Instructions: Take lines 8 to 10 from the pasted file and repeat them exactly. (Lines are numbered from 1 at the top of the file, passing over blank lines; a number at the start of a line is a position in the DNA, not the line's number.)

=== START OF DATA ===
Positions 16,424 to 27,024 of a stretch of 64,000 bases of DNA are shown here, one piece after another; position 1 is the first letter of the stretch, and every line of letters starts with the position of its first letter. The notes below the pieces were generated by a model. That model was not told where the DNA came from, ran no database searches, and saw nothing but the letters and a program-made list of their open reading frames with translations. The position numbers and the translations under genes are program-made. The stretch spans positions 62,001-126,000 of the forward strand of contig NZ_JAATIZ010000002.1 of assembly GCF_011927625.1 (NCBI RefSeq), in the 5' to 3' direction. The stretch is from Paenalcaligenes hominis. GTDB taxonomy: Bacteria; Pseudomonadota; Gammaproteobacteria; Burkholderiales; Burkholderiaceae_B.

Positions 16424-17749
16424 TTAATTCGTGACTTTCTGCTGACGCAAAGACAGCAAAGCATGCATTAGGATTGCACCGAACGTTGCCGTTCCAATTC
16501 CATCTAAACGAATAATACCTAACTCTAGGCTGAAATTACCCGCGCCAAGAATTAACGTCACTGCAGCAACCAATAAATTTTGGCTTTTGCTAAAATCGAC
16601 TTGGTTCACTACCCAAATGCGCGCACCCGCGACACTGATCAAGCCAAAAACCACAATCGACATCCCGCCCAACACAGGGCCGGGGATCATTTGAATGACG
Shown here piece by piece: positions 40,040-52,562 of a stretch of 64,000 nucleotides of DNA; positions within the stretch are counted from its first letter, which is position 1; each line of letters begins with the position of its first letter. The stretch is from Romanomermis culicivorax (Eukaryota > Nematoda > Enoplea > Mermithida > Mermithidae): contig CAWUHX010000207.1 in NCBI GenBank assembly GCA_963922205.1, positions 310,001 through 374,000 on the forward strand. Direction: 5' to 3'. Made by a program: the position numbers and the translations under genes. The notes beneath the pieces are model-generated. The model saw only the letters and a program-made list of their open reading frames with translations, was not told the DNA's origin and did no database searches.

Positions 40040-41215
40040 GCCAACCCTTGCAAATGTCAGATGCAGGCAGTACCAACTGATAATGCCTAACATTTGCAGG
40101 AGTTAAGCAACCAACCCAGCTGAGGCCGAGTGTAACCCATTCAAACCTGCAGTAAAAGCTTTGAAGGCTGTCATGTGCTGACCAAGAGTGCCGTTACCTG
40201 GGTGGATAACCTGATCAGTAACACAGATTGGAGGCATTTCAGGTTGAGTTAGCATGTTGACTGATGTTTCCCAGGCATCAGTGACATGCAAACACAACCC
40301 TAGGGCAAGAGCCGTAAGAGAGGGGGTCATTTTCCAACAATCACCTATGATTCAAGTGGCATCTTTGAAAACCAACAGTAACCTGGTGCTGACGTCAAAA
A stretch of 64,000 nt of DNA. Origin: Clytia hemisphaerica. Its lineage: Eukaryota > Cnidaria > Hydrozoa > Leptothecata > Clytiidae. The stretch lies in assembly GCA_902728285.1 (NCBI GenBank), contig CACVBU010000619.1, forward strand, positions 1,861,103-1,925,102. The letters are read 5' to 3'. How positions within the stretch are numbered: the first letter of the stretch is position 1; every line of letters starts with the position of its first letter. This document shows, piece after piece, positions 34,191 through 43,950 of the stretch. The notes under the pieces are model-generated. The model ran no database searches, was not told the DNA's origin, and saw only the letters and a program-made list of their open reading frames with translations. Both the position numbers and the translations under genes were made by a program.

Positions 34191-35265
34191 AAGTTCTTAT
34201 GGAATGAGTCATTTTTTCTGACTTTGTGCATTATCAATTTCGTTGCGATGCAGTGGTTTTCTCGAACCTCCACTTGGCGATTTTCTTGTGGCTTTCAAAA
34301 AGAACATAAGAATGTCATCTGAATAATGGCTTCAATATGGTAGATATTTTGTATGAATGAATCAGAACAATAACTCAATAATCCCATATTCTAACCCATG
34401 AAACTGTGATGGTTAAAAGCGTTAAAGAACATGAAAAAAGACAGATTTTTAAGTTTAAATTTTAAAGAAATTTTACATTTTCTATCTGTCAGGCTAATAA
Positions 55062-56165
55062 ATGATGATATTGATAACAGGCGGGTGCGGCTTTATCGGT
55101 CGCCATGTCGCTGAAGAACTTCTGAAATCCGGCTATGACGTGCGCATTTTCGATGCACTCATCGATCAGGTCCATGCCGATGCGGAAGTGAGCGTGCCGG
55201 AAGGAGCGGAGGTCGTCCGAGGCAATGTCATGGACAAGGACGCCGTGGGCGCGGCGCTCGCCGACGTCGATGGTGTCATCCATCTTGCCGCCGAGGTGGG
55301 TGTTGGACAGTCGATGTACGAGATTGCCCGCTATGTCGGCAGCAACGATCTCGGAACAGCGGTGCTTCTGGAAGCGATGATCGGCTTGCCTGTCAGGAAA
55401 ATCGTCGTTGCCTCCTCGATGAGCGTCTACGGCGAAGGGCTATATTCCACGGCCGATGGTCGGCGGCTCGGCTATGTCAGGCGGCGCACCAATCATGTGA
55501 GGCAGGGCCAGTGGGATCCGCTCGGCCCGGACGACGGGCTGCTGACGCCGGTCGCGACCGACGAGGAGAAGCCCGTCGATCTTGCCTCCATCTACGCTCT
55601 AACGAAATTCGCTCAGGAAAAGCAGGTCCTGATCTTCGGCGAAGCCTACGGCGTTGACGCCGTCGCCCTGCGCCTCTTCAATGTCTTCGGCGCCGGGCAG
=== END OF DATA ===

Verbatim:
40040 GCCAACCCTTGCAAATGTCAGATGCAGGCAGTACCAACTGATAATGCCTAACATTTGCAGG
40101 AGTTAAGCAACCAACCCAGCTGAGGCCGAGTGTAACCCATTCAAACCTGCAGTAAAAGCTTTGAAGGCTGTCATGTGCTGACCAAGAGTGCCGTTACCTG
40201 GGTGGATAACCTGATCAGTAACACAGATTGGAGGCATTTCAGGTTGAGTTAGCATGTTGACTGATGTTTCCCAGGCATCAGTGACATGCAAACACAACCC